As best shown in FIGS. 2 and 3A, rigid stem portion 22 extends orthogonally from the longitudinally axis of the flexible lip cushioning flap portion and terminates in tube clasping portion 23. As shown, tube clasping portion 23 comprises a flexible annular-shaped clasp 23A having a cutout 23B aligned along the longitudinal extent of the stem portion, and a circular aperture 23C particularly adapted to releasably clasp a selected portion of orotracheal tubing section 8B disposed external to an infant's mouth. Unlike the lip cushioning and alveolar ridge cushioning flap portions, the stem and tube clasping portions have rigid physical characteristics, as the function of these structures is to stably supporting tubing 8 between the upper and lower lips of the infant during intubation, as shown in FIGS. 1, 4 and 5 in particular. In the preferred embodiment, lip cushioning flap portion is formed by co-molding a rubber material having about 55 Shore A hardness (15 points), while the tube clasping portion is formed by co-molding rubber material having about 90 Shore A hardness (+10, -0 points). During the same co-molding process, the stem portion is formed from rubber material having about an 80 Shore A hardness (10 points). Notably, the 80-Shore A hardness of the stem portion results from the intermixing of the 55 Shore A rubber material with the 90 Shore A rubber material during the co-molding injection process.

In some applications, it might be desired to manufacture the intraoral and extraoral system components in various sizes for premature infants, and to stock the same in the critical care units of hospitals for selection and use as required for particular infants. Notwithstanding such possible applications, a preferred length dimension for the alveolar ridge cushioning portion is in the range of about 14.5 to about 22.0 millimeters, while a preferred length dimension therefor is in the range of from about 9 to about 15 millimeters. Exemplary length and width dimensions for the lip cushioning flap portions are about 19.0 and 9.0 millimeters, respectively. Typically, the combined mass of the intraoral and extraoral components of the system, less the mass of endotracheal tubing, will be in the range from about 2.0 to about 6.0 milligrams, thus further minimizing the possibility of facial or other distortion due to gravitational loading. It is understood, however, that such physical dimensions and mass specifications may and typically will vary from one embodiment of the present invention to another embodiment thereof.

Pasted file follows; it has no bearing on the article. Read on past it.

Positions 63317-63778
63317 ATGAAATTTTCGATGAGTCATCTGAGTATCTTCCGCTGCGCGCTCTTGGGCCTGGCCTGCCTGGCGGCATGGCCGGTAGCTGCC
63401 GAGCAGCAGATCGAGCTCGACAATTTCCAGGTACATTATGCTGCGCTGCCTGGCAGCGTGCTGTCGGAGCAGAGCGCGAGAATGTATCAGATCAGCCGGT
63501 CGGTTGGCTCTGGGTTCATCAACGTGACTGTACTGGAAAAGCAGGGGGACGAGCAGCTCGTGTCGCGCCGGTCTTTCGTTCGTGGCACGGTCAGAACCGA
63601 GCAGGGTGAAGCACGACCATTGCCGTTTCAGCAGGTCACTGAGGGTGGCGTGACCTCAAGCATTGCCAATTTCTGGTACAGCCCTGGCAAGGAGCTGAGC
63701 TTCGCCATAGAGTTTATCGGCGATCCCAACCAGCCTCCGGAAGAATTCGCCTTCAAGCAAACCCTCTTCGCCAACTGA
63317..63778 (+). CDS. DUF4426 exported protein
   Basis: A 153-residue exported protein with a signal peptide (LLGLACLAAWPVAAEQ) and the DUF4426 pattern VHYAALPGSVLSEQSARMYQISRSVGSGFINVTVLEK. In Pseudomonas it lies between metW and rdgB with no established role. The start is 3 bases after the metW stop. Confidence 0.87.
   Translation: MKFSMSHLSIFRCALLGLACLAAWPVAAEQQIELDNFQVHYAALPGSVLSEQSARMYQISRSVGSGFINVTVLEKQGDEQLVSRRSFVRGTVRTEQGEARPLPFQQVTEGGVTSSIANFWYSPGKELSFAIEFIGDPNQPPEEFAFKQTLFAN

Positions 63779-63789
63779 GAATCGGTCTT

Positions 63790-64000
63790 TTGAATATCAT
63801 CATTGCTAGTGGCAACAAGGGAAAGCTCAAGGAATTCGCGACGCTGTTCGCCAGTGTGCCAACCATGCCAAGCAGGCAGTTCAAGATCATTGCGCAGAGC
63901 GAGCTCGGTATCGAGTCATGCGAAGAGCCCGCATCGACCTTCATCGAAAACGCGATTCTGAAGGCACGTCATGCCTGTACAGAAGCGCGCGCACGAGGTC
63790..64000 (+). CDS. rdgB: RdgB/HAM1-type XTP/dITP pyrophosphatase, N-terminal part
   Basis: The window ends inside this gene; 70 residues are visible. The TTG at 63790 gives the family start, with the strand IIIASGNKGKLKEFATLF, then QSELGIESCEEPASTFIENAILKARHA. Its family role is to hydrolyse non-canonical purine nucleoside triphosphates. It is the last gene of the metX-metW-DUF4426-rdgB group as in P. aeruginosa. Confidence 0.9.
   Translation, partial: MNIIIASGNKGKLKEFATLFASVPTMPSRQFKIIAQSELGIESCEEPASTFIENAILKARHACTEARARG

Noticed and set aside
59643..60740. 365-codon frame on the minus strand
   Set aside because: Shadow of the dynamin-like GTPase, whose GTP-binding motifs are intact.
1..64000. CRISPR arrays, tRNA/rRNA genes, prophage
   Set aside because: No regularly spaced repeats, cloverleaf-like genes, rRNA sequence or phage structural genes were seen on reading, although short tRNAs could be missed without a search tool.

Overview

Having described the structural and functional features of the system of the present invention, it is appropriate at this junction to describe a preferred method of using the system in premature infants.